Written By: Dave Ress 5/8/15
There’s a growing sense that the nation needs to do more to ensure equal rights for African-Americans, a set of surprising new nationwide polls suggest.
And it’s a trend that activists and politicians on the Peninsula see as well.
A year after a police officer in Ferguson, Mo., shot dead an unarmed black teenager, a majority of Americans – nearly six of 10 Americans – now feels the nation needs to do more, new polls on racial attitudes by the Pew Research Center and the Washington Post report.
That’s up from 46 percent a year ago.
“That’s what I’ve been seeing,” said Gaylene Kanoyton, president of the Hampton branch of the NAACP. “Not everyone agrees with us, but more people do.”
But people on the Peninsula, black and white, have long tended to be more concerned than many others about equal rights, Mayor McKinley Price.
“There’s been a lot of work by a lot of organizations over the years talking about race and poverty and equity,” Price said. “In Newport News, people want to be left alone, they want to be safe and they want everyone to be treated equally.”
Those conversations and those shared concerns are key reasons why residents are quietly awaiting results of the investigation of the fatal shooting of Kawanza Beaty by a Newport News police officer last month, Price believes.
The Peninsula hasn’t reacted to Beaty’s death with the kind of anger seen in Ferguson or in Baltimore after the death of a man while in police custody because people are more confident that the whole community is concerned about fairness and equity, he added.
The national polls show whites generally are starting to share the longer-held concerns about fairness and the need to do more to ensure equal rights that Price believes people in Newport News have long held.
The Pew and Post polls show a majority of whites – 53 percent – now believe there’s still work to be done to ensure fair treatment for African-Americans.
A year ago, only 39 percent of whites felt that way, both polls report.
Far more African-Americans – roughly nine out of 10 – say more needs to be done to ensure equal rights, the polls report.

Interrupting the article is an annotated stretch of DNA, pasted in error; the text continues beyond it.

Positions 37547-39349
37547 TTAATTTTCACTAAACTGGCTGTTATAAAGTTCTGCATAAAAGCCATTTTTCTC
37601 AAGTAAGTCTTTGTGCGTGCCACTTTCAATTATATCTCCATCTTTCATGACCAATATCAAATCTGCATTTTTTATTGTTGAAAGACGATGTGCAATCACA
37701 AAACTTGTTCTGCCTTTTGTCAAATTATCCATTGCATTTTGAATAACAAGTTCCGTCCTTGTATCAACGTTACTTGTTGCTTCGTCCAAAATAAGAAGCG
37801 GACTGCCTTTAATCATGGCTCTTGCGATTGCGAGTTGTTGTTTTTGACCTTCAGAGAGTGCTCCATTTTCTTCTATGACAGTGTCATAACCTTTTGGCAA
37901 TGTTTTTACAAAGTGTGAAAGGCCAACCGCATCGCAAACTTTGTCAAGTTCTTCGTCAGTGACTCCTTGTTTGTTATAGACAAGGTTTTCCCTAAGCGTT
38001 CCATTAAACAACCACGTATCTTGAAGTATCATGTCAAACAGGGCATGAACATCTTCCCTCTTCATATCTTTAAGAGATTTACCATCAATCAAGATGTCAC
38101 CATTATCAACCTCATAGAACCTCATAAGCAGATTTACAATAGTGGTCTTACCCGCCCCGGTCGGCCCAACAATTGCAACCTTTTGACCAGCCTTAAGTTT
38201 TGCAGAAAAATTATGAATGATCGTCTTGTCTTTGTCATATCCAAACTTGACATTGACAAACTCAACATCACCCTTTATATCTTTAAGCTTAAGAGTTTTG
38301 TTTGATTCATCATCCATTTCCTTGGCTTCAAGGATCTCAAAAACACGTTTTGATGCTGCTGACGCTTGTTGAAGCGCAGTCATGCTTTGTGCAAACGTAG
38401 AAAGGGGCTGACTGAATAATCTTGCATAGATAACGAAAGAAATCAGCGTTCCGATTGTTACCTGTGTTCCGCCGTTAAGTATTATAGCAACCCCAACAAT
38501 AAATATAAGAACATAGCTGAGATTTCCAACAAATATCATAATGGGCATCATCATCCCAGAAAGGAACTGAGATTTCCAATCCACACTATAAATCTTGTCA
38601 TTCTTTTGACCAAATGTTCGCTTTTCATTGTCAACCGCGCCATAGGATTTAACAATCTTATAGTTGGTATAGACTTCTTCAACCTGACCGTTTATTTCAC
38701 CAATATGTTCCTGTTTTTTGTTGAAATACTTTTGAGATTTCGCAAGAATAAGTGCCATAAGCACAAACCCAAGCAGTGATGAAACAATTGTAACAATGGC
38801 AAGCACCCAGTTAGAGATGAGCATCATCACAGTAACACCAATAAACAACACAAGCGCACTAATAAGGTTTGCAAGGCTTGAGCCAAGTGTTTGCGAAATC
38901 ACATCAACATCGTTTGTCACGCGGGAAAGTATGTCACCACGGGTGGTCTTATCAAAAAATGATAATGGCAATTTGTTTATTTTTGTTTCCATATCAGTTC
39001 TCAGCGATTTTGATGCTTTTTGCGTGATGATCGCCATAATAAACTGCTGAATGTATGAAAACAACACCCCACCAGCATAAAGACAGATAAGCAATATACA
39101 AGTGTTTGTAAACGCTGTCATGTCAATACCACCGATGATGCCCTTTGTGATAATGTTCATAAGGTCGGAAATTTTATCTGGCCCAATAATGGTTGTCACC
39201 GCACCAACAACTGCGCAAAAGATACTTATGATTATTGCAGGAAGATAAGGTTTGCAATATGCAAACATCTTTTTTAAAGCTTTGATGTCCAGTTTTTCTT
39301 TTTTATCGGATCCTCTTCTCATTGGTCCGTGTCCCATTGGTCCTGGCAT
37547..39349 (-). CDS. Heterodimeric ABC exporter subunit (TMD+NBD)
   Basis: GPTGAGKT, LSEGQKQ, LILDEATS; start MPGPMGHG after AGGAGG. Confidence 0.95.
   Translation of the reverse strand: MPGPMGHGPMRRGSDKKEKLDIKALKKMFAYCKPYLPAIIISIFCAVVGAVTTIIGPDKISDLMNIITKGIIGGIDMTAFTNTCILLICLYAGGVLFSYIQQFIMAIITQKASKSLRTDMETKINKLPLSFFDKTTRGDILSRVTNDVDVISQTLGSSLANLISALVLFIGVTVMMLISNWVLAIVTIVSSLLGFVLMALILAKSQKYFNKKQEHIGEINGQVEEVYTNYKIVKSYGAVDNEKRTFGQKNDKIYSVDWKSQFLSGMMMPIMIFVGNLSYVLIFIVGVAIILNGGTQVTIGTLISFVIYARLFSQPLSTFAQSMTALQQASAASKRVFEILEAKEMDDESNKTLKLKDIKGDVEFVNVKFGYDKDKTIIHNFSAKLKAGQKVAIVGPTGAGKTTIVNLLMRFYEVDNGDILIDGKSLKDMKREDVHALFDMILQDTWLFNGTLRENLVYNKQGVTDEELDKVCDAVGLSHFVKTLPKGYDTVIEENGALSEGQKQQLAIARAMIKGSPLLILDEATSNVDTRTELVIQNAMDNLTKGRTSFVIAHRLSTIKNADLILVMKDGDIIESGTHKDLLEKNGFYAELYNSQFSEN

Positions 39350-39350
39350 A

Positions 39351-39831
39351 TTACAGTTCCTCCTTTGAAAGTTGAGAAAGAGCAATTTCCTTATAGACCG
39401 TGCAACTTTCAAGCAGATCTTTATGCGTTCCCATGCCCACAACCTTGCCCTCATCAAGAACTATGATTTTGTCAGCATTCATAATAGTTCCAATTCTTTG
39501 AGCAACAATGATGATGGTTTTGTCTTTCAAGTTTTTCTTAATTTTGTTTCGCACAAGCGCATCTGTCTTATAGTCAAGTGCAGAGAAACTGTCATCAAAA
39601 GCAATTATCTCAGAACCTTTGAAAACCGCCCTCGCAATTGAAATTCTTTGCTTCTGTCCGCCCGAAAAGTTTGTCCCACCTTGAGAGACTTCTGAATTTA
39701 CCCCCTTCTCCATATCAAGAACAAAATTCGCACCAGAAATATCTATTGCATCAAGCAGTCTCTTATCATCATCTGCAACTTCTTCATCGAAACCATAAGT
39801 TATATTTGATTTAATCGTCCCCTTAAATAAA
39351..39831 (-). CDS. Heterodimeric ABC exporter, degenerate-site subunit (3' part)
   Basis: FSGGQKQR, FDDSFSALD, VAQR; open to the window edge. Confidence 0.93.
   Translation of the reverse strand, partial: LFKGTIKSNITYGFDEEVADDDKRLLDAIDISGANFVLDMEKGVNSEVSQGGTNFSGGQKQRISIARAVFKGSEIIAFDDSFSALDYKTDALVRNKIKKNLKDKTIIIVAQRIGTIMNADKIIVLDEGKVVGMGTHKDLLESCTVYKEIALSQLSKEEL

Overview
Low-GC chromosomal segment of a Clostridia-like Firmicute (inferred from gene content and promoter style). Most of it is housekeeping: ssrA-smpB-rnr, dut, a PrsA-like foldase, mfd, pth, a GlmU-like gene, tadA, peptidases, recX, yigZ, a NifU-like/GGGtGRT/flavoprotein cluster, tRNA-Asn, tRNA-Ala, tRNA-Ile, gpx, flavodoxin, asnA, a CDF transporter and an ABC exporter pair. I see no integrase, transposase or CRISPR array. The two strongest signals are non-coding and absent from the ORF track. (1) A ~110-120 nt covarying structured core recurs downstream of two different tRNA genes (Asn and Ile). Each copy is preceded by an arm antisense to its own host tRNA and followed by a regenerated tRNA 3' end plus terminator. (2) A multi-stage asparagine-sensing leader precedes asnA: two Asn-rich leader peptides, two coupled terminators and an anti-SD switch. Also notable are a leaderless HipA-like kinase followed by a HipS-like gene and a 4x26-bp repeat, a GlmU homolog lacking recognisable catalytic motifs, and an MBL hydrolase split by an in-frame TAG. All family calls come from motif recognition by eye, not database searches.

The Pew poll also reported that half of all Americans say racism is a big problem. That’s a big jump up from the 26 percent to 33 percent that a series of other polls from 2009 to 2011 had reported, but is in line with polls from the mid-1990s.
A third poll, by the Gallup group, showed a sharp drop in the percentages of Americans who are satisfied with the way blacks are treated, to 49 percent now from 62 percent a year ago. The percentage of whites who say they are satisfied with the way blacks are treated dropped to 53 percent from 67 percent. The percentage of blacks who are satisfied fell to 33 percent from 47 percent.
The Pew results may be picking up reaction to a series of violent incidents in recent months, including the gunning down of nine African-Americans at a South Carolina church service by a white supremacist as well as the fatal shooting of an unarmed man by a South Carolina police officer making a traffic stop, said Quentin Kidd, director of Christopher Newport University’s Wason Center for Public Policy.
But a March survey by student pollsters at Christopher Newport University conducted a month before the South Carolina police shooting already showed a majority of Virginians – 51 percent — felt the nation needs to continue making changes to give African-Americans equal rights.
The shift in attitude the Pew poll found cut across partisan lines; in fact, the swing was larger among conservative Republicans than any other group.
But the 16 percentage point increase in the proportion of conservative Republicans saying there’s more work to be done to ensure fair treatment still left a majority of 56 percent who felt America has done enough.
And even more of the “staunch conservatives” the CNU student pollsters identified feel the nation has done enough. Only 17 percent of that group of mainly Tea Party sympathizers felt the nation needs to do more to ensure equal rights for blacks.
And 70 percent of the libertarians the CNU students identified say the nation has done enough to ensure equal rights.
Kidd said it’s hard to say how events since March, when the students conducted their poll, might shift those views. The CNU poll focused on ideology rather than on party affiliation, and it can be tougher to shift the opinions of people with strong beliefs than it is to convince people who simply say they support one political party, he said.
One sign that recent events sparked the shift in attitude is reflected in the Pew poll’s finding that most Americans, including more than half of whites and more than three-quarters of blacks, feel South Carolina made the right decision to take down the Confederate flag displayed on the statehouse grounds after the mass shooting at the Charleston church.
The Pew poll sampled 2,002 people, and has an overall margin of error of plus or minus 2.5 percentage points. The Post surveyed 1,010 and estimated its margin of error at plus or minus 3.5 percentage points, while Gallup sampled 2,296 and said its margin of error was plus or minus 5 percentage points. The CNU poll sampled 1,026 Virginians with a margin of error of plus or minus 3.2 percentage points.
Source: Daily Press http://www.dailypress.com/news/politics/dp-nws-race-poll-20150805-story.html